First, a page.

Are You a Weekend (Sleep) Warrior?

Like cranky old men and rusting wheels, being too set in your ways can be bad. At Sleep365, we’re constantly learning about the latest science behind healthy sleep — and the best ways to benefit from it.

For us, it starts with great mattresses — and we back it up with solid advice about the best ways to get the right amount of sleep. But when new studies pop up that may challenge our opinions, we don’t ignore them — we pay close attention.

That’s why we wanted to share some thoughts on a recently released study in Sweden about using weekends to make up for a lack of sleep.


Snooze a little.
The study followed over 43,000 people for 13 years, monitoring their sleep habits and their mortality rates. Two things stood out: 1) “short sleepers” who slept less than the optimal amount of time every day — both weekdays and weekends — had a higher mortality rate. And 2) short sleepers who slept in on the weekends had essentially the same mortality rate as people who consistently sleep the optimal amount every night.

At a glance, it’s easy to see: not getting enough sleep isn’t healthy. But the bigger question here is: can you actually make up for your lack of sleep?

It’s just one study — so don’t get too excited.

We’ve seen a number of studies showcasing the benefits of the right amount of sleep, and studies documenting the adverse effects of too much sleep.

Give it the old college try.
The great news here is: this study looks to give some hope for people who don’t sleep quite enough during the week. Whether it’s because your work schedule is nuts or you’re a night owl, this study suggests there may be a chance you can make up for some of that on the weekend.

But, be careful. As Dr. Michael Grander, director of the Sleep and Health Research Program at the University of Arizona College of Medicine – Tucson, says, “It’s like with your diet. If you eat OK during the week and you splurge a little on the weekend, you probably aren’t hurting your health, but if you eat crap all week, no amount of Brussels sprouts or kale that you eat on the weekends can make up for that.”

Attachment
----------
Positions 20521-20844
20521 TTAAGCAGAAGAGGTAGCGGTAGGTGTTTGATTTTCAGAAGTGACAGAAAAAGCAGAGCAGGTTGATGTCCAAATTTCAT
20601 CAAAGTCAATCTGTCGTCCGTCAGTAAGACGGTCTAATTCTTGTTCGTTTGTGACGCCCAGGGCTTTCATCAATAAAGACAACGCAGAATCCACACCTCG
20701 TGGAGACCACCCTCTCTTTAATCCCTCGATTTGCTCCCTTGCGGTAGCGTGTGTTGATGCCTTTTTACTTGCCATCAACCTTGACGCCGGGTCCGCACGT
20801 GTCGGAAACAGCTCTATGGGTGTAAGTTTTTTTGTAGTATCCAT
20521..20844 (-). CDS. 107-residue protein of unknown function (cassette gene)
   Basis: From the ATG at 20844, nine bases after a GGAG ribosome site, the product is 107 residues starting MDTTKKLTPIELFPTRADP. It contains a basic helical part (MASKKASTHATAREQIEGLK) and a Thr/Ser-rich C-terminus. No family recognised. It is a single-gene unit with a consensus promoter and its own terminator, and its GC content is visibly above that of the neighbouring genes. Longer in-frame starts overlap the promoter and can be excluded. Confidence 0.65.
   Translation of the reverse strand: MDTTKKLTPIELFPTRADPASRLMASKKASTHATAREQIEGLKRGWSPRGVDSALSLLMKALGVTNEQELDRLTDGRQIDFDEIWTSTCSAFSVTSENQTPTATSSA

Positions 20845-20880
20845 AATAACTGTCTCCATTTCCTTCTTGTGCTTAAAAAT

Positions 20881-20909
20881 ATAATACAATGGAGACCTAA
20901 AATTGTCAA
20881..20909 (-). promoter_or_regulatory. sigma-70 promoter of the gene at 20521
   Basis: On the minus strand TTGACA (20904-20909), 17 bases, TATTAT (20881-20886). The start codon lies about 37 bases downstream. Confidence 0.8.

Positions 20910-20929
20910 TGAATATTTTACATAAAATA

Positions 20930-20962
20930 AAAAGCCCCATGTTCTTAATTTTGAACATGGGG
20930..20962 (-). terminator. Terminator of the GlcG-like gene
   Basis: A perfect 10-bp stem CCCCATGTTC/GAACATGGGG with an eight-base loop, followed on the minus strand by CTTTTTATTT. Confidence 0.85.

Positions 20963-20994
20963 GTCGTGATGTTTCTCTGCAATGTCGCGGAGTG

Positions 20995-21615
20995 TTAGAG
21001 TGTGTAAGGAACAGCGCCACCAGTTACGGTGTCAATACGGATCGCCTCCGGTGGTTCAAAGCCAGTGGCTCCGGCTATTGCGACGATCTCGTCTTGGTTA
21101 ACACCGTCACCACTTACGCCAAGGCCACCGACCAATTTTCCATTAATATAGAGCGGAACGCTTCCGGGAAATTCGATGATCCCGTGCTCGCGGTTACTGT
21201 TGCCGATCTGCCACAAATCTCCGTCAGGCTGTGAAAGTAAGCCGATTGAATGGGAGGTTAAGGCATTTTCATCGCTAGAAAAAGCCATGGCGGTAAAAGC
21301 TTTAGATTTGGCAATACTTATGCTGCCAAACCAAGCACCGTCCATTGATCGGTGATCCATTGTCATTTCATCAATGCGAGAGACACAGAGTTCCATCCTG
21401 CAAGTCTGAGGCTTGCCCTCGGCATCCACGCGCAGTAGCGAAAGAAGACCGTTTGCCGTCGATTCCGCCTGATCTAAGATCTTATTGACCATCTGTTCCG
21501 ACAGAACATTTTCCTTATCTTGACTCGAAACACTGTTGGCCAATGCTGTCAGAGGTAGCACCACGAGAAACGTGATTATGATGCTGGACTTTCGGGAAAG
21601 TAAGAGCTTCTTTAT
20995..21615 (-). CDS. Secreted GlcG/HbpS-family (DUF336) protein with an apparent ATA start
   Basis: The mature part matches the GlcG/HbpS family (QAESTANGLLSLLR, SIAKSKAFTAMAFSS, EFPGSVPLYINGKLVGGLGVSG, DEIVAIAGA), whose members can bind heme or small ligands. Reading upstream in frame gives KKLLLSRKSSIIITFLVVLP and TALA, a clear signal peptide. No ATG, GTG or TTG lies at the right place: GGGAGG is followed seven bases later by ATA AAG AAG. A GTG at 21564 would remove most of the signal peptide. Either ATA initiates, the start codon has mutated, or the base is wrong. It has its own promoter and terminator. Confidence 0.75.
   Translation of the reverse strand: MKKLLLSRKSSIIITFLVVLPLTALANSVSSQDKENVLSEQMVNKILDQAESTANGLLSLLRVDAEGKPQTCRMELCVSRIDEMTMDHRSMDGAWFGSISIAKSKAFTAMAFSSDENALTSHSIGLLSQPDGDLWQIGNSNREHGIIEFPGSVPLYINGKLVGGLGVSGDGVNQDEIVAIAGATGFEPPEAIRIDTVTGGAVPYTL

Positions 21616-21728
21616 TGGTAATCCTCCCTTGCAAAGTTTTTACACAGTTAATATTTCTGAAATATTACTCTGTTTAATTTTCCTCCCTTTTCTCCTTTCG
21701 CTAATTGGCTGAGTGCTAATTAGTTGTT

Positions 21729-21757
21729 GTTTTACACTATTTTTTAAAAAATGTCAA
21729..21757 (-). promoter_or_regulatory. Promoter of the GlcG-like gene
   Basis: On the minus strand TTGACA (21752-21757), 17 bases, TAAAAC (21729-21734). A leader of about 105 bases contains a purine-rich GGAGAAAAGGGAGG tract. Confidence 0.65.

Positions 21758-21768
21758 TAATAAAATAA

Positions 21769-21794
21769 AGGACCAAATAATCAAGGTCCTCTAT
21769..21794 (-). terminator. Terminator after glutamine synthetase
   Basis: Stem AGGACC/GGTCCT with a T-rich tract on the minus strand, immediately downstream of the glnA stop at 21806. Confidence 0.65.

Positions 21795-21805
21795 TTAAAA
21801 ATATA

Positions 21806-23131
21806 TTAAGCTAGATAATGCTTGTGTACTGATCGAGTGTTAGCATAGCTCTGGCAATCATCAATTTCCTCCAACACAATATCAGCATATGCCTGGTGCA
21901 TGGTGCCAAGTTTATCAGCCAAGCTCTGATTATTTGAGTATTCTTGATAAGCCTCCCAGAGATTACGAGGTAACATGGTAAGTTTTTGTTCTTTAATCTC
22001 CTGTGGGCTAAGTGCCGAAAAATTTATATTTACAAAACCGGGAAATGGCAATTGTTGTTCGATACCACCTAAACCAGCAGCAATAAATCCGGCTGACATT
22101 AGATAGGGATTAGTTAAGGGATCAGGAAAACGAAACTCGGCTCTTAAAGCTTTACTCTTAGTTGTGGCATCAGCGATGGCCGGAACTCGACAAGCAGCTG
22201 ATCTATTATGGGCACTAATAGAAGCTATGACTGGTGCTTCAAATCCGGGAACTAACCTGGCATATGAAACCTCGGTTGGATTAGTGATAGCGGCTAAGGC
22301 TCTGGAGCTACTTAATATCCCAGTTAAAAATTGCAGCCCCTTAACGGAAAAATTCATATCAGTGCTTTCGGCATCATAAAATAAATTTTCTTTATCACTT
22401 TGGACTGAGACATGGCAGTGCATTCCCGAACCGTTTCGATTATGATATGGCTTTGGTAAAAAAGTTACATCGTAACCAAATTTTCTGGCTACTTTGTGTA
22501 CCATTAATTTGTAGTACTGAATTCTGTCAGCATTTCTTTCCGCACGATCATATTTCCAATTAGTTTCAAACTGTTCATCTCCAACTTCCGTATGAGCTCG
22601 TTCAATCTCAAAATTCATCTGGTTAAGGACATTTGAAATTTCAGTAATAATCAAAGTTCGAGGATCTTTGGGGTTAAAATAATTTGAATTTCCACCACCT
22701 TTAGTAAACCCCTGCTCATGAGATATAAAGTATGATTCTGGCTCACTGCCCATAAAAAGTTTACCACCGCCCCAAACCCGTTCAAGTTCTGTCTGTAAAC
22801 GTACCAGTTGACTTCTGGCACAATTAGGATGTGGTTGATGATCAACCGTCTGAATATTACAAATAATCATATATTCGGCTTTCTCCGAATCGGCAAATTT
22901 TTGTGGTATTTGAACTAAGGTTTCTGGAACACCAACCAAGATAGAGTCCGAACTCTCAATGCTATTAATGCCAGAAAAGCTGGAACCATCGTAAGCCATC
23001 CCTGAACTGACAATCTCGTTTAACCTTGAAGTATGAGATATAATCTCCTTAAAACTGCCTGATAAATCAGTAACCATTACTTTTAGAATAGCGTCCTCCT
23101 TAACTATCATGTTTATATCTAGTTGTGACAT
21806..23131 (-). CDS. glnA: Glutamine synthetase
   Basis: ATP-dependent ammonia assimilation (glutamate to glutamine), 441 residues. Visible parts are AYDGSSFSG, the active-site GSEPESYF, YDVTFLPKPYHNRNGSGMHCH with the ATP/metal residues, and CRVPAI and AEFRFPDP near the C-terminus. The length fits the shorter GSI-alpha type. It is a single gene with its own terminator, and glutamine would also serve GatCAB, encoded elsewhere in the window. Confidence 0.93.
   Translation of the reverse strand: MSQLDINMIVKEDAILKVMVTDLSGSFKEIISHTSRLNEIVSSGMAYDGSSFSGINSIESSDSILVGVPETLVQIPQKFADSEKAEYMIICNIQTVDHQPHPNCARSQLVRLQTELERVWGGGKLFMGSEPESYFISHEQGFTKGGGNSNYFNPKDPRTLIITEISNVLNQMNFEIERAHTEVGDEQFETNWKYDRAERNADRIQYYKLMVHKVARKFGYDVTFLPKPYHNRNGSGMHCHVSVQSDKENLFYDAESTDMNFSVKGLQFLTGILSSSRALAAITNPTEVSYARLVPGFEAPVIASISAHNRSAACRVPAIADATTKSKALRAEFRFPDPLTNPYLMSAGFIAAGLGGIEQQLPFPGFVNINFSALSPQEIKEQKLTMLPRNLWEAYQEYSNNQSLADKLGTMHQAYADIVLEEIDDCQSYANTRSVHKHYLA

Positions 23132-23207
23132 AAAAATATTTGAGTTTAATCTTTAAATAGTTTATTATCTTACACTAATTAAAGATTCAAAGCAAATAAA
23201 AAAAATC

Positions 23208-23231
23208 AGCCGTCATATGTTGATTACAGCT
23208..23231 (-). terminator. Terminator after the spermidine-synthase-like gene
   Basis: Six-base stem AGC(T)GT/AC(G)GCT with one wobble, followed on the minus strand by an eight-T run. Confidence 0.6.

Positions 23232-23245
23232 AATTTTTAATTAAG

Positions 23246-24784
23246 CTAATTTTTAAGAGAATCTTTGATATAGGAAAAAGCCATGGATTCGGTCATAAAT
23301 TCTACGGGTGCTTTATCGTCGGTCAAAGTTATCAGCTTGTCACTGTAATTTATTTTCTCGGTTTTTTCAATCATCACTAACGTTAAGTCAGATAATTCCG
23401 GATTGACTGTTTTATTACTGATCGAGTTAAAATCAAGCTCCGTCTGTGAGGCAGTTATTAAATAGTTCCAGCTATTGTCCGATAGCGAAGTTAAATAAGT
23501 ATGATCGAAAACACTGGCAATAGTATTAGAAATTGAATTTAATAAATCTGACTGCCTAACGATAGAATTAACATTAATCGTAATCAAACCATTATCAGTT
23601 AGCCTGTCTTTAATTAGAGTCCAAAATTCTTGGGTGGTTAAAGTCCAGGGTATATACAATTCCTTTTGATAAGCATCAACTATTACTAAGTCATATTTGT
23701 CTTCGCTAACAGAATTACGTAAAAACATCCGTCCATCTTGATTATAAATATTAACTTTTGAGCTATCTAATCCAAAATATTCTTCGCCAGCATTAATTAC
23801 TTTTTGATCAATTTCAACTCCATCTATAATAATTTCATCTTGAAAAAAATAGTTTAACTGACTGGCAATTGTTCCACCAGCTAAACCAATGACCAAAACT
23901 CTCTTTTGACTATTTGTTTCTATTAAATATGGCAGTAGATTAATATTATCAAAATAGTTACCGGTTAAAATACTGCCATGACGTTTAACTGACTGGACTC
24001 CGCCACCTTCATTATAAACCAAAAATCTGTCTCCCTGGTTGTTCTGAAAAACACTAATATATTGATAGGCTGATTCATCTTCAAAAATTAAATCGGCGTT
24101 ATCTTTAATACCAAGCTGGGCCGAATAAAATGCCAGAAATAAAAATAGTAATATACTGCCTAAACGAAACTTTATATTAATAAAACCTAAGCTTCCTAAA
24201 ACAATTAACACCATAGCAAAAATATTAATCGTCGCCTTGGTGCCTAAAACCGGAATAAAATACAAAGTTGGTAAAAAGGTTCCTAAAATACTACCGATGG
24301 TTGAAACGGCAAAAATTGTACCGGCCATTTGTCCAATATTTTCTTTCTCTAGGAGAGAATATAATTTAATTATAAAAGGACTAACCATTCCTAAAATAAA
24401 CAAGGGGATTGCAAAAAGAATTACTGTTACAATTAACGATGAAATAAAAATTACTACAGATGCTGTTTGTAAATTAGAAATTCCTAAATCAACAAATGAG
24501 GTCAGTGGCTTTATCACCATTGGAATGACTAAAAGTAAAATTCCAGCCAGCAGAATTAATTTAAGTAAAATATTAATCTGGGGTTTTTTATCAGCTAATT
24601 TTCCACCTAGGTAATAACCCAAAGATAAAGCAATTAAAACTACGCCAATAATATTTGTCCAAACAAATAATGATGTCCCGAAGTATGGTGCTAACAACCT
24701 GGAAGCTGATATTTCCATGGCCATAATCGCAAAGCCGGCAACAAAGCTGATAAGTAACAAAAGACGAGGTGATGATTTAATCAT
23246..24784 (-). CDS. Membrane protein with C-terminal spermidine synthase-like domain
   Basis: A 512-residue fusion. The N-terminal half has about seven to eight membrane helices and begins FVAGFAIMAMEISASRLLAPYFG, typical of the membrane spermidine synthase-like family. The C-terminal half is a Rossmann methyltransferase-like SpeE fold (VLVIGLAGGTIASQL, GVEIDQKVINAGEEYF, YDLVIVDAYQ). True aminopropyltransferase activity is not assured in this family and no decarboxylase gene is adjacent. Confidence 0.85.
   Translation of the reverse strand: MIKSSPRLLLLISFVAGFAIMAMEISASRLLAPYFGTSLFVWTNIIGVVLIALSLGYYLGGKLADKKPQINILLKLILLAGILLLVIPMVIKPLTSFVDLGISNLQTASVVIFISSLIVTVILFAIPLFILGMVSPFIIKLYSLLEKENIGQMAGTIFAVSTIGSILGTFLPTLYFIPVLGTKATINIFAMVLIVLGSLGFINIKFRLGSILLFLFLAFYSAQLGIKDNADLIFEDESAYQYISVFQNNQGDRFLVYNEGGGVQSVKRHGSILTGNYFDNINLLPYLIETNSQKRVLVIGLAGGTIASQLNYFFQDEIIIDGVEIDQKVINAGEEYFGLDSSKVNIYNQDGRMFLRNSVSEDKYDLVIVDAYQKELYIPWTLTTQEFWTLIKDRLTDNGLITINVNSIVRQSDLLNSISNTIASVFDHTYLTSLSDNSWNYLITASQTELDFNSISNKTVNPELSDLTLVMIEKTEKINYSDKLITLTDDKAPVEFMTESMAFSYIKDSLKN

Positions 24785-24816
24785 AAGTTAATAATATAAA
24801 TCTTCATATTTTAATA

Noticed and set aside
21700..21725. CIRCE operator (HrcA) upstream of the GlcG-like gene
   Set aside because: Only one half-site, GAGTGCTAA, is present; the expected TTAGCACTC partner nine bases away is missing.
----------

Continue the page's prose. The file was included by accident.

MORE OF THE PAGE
So don’t eat crap most of the time, and don’t sleep like crap most of the time. It’s a pretty easy and obvious standard, right?

What’s that mean in practice? Most likely it means that the people who actually benefit most from sleeping in on weekends are getting just slightly less than optimal sleep during the week. As Grander suggests, the study’s “short sleepers” who benefit from long weekend snoozes aren’t depleting their sleep needs drastically during the week. Grander suggests these people are likely getting just under 6-7 hours per night during the weekday — so, this isn’t a free pass to sleep 3 hours per night and then make it all up on the weekend.


Stay on track.
Like we said: we’re always learning, and always open to new ideas. And there’s some really comforting news in this new study, especially if you’re already mostly consistent in your sleep but falling just short of optimal hours during the week.

But one little thing could get lost in this study — and it’s the most important news: the group that consistently slept an optimal amount of time, every day, had the lowest mortality rates. This fact stacks up nicely with all the other studies out there suggesting the same thing.

In other words: if you’re sleeping a bit less than the optimal hours during the week and feel like sleeping in on the weekends sometimes, it’s not gonna hurt. Because, hey, it’s science. But, consistently getting a good night’s sleep is clearly the healthiest habit.